'Watershed moment': CJI Chandrachud hails new criminal laws : The Tribune India

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'Watershed moment': CJI Chandrachud hails new criminal laws

But cautions on need for robust court infrastructure

'Watershed moment': CJI Chandrachud hails new criminal laws

CJI DY Chandrachud with Union Law Minister Arjun Ram Meghwal. ANI

Tribune News Service

Satya Prakash

New Delhi, April 20

Hailing the newly enacted three criminal laws as a “watershed moment”, Chief Justice of India DY Chandrachud on Saturday said these laws have transitioned India’s legal framework on criminal justice into the new age.

“These laws signify a watershed moment for our society because no law affects the day-to-day conduct of our society like the criminal law,” CJI Chandrachud said, addressing a conference on ‘India’s Progressive Path in the Administration of Criminal Justice System’ here.

Passed by Parliament in December 2023, the Bharatiya Nyaya Sanhita, Bharatiya Nagarik Suraksha Sanhita (BNSS) and Bharatiya Sakshya Adhiniyam will replace the Indian Penal Code, 1860, the Code of Criminal Procedure, 1973, and the Indian Evidence Act, 1872, respectively. The new criminal laws are to come into effect from July 1, 2024.

The CJI said the BNSS provided that criminal trials must be completed in three years and that a judgment must be pronounced within 45 days of it being reserved. “This stipulation is a breath of fresh air for addressing the issue of case pendency as well as the rights of the victim and the accused in a criminal case.” He, however, cautioned that if the court infrastructure and the prosecution lacked material resources to harness technology and conduct an efficient and speedy trial, then the guarantees of the BNSS might run the risk of becoming merely directory and un-implementable.

Noting that our laws and their implementation was an ever-evolving area and there was no finality to any law or the manner of its implementation, the CJI said, “We must be willing to embrace positive changes to meet the needs of our times. I expect that with the implementation of the new criminal laws, we will discover loopholes and areas which need to be addressed. Such debates would be helpful in enhancing the efficiency of our criminal justice systems.”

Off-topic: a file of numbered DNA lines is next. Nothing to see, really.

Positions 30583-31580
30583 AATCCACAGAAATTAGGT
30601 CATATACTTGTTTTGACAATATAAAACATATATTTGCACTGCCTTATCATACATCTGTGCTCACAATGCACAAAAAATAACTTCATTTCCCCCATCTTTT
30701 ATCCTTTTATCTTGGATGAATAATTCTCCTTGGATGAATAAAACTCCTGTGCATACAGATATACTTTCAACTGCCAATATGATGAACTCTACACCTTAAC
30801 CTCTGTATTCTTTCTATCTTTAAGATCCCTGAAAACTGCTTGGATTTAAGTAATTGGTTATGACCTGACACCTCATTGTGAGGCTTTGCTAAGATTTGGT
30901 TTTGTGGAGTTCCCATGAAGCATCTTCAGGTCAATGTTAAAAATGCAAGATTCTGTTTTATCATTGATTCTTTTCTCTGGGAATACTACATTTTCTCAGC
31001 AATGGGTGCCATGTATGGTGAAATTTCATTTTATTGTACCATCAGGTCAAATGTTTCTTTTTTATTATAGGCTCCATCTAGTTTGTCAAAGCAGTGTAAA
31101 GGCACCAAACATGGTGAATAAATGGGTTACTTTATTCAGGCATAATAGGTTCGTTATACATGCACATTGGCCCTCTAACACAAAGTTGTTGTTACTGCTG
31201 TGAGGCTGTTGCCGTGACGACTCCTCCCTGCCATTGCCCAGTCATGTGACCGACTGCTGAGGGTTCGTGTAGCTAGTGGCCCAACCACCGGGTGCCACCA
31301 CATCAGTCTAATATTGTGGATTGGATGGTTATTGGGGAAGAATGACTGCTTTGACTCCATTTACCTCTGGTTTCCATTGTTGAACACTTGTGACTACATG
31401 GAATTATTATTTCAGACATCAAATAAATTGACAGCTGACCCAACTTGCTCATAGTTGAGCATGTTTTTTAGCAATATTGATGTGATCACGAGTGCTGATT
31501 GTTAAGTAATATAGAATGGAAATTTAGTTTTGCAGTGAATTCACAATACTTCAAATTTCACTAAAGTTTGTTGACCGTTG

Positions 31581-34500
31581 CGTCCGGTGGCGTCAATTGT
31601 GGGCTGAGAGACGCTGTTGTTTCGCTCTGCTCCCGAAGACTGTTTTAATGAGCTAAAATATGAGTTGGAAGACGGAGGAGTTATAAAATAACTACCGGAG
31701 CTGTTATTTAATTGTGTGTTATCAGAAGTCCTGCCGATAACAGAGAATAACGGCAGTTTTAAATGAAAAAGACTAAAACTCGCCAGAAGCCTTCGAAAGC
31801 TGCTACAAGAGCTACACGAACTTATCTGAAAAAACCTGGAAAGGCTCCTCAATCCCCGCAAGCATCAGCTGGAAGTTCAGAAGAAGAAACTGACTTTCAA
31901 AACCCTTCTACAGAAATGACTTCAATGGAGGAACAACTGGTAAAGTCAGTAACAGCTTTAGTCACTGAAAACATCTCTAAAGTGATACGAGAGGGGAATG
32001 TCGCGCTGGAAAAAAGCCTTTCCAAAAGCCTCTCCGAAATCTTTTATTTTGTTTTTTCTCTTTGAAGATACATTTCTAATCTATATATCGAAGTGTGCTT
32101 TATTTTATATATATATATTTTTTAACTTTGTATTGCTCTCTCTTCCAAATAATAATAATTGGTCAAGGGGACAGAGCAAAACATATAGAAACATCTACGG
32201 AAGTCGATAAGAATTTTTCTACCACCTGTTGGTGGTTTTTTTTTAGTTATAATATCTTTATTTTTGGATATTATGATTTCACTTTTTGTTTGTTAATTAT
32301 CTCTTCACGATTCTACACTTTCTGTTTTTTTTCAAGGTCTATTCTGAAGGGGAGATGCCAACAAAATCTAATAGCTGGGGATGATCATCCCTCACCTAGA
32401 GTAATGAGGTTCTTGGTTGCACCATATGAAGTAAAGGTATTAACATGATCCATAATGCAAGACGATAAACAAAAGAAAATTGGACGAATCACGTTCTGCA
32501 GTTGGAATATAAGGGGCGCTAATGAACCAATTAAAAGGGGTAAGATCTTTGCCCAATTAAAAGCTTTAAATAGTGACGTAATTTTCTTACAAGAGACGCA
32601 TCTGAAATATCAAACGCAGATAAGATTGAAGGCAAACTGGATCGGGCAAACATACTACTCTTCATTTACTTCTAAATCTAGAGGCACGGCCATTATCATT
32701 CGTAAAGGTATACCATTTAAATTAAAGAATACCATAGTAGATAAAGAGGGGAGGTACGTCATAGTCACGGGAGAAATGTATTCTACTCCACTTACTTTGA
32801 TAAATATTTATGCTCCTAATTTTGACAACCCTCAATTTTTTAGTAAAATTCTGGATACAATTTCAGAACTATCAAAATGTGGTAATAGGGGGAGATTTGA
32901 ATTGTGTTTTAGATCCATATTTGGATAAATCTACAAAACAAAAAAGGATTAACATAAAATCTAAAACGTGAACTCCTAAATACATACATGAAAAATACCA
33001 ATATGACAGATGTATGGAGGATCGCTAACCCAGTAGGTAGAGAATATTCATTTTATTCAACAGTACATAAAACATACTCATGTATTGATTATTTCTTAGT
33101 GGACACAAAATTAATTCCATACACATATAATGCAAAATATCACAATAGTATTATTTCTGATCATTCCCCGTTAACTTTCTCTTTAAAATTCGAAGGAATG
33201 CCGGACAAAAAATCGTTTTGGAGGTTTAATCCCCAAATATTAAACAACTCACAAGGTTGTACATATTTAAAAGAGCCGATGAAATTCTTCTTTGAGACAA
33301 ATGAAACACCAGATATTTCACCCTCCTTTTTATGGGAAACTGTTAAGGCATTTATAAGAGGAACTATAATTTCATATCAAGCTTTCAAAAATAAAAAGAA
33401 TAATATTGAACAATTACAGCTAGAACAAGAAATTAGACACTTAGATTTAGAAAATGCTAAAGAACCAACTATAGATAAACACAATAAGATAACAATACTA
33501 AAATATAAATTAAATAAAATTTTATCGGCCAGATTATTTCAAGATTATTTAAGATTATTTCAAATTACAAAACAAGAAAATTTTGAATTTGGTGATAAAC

However, the ideological framework at the heart of “our analysis must be justice oriented with a civil liberty-centric approach which balances the interests of the victim and the accused”, the CJI said. Highlighting that the BNSS encompassed a holistic approach to deal with crimes in the digital age, Justice Chandrachud said, “It was, therefore, very heartening to notice that Section 532 of the BNSS allows for all trials, inquiries and proceedings under the Code to be conducted electronically.”

Maintaining that victims of crimes often felt as if their agency over their own decisions was lost by the commission of a crime, he said much-needed improvements had been introduced to protect victim interests and to carry out the investigation and prosecution of offences efficiently.

“Our laws must aim to give victims a sense of agency and control in the criminal process as well as a sense of justice. We must continuously introspect and protect the privacy of the accused as well as the victim when dealing with digitisation of proceedings and creating digital evidence,” the CJI said. He also hailed the citizen-centric approaches adopted for supply of a copy of the FIR to victims and to inform them about the progress of investigation, including by digital means.

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